So of course, we’re promptly served with another amazing Breaking Bad action sequence just as Hank and Gomez are seconds away from a freeze frame high-five. There’s a moment where it doesn’t seem like it’s going to happen as Todd (Jesse Plemons), Uncle Jack (Michael Bowen) and the rest of the Neo-Nazis ask to see police badges before giving each other the “go” wink. (Note to assassins: Probably not a good idea to shoot at the car in which your coveted cook is sitting in the backseat handcuffed). Although we’ve seen gunfire showdowns on countless other shows, the buildup to this moment blows all others out of the water. It’s a nail-biter if I ever did see one.
The episode cuts off mid-fight, but I mean, it really doesn’t look very promising for Gomez and Hank especially (The ‘I love you Marie’ couldn’t be a louder nail in the coffin). I would be incredibly surprised (and disappointed) if either of them makes it through the gunfire. We know Walt will survive as Flashforward Walt (FFW) is constantly in the back of our minds, and Jesse simply has too many loose plot threads to die in the crossfire. But it would be a fitting end for Hank, as it would open up further character growth for Walt to be responsible for the death of his brother-in-law (as if Walt didn’t have enough).
As he screams to the Neo-Nazis to cease fire, despite wanting to get away with it all, it’s clear that Walt doesn’t want Hank to die at the cost of his freedom (even though that’s totally what’s going to happen). Jesse is “like family” but Hank really IS family, so it’ll be very interesting to see how Hank’s death will affect Walt in these final few episodes. Remember, we still don’t know who FFW is intending to take down with that huge M4A1 machine gun, or how the ricin vile is going to be used. There’s plenty of unfinished business to take care of in these final episodes and I’m delighted that I once again, have no idea how it’s all going to resolve itself.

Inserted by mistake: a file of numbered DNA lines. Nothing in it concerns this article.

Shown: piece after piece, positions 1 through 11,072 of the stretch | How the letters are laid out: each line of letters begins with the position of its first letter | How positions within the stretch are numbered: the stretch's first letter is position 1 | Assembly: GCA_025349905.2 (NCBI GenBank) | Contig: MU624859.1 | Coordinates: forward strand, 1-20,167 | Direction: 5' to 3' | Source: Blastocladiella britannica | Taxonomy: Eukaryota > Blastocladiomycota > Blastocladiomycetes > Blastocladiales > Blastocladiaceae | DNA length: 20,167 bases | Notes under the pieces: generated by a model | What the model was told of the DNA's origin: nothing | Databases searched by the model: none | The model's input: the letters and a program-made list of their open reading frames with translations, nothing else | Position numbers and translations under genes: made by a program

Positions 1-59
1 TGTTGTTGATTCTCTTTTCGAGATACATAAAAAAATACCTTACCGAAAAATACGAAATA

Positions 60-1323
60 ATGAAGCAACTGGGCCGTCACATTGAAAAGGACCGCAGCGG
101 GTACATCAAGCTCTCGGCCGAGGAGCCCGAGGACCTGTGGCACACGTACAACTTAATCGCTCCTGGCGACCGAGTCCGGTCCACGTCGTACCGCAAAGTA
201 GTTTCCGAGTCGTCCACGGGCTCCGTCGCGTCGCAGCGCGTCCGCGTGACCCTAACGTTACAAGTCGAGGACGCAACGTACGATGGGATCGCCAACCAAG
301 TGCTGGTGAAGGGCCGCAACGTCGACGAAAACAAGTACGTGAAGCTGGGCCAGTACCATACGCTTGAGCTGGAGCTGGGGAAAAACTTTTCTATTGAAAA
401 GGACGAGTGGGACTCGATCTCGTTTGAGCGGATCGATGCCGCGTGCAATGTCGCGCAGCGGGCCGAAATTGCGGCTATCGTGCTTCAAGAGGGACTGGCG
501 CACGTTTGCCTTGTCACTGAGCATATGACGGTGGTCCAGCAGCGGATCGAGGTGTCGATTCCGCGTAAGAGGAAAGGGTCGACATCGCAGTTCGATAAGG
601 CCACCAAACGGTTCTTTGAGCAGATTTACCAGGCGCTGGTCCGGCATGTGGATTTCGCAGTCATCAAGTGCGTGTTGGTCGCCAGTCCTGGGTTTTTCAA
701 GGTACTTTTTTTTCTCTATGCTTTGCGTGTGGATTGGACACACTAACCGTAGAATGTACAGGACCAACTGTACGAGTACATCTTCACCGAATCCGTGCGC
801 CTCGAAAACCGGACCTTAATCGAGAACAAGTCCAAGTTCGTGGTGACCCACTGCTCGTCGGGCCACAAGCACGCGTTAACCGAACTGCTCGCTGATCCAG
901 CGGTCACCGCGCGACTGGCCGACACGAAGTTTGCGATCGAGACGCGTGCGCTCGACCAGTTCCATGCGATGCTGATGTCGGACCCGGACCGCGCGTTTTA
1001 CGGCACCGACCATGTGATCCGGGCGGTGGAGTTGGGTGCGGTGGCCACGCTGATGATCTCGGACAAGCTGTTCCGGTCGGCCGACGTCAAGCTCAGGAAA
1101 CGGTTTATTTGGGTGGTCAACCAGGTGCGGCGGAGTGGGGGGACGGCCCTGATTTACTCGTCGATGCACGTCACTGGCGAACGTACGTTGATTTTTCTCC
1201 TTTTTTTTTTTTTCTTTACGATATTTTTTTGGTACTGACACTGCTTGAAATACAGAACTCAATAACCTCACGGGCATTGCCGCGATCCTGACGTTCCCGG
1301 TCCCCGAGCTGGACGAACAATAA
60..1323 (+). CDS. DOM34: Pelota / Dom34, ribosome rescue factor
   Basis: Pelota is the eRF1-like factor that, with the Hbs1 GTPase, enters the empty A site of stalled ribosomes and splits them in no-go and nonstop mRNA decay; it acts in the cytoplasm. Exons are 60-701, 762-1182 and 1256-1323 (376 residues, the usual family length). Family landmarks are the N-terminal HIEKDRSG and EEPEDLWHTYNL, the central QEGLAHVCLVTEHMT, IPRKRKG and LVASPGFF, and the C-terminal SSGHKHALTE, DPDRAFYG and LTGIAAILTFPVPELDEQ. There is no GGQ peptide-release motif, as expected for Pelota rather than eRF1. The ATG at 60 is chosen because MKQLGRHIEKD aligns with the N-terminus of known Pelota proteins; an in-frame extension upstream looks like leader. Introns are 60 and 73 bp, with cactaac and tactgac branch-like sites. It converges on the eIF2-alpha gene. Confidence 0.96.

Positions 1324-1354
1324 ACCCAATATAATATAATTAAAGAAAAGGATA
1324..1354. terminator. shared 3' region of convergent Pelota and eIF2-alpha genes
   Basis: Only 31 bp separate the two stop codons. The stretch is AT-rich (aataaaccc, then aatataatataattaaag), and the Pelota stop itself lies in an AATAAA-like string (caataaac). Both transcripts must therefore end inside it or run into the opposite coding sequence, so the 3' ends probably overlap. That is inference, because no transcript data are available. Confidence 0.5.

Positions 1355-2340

As much as I appreciated how the relatively slow-paced events that comprised most of ‘To’hajiilee’ worked to further augment the tension-filled final act, I do hope the final hours of Breaking Bad manage to disperse the tension a bit more evenly. I just don’t want to feel as though dangling plot threads are being rushed through or forgotten about altogether once we get to what I’m sure will be an amazing conclusion.
- How good is Jesse Plemons at playing incredibly creepy? The unassuming way he stroked Lydia’s (Laura Fraser) lipstick stained mug and subsequently sipped from the same spot was brilliant.
- Once again, I can’t believe I continue to feel for Walt, but the moment where he realizes Jesse went to Hank as the camera lingers on a close-up of his face is just heartbreaking. At that moment it doesn’t matter that mere minutes before he was ordering a hit on Jesse.
- So I take it the distracted driving law hasn’t been passed in Albuquerque?
What did you think viewers? Do you think Hank and/or Gomez will survive the gunfight? How will Walt manage to get out of this? Do you think we’ll have to wait for a Walt/Jesse showdown or will it happen once the gun smoke has cleared? If Hank doesn’t make it, what will Marie do (I’m betting she’s the one who eventually trashes the White residence…)? Will Junior (RJ Mitte) ever clue into what’s going on around him? Sound off in the comments section below.
Breaking Bad airs at 9pm EST, Sundays on AMC.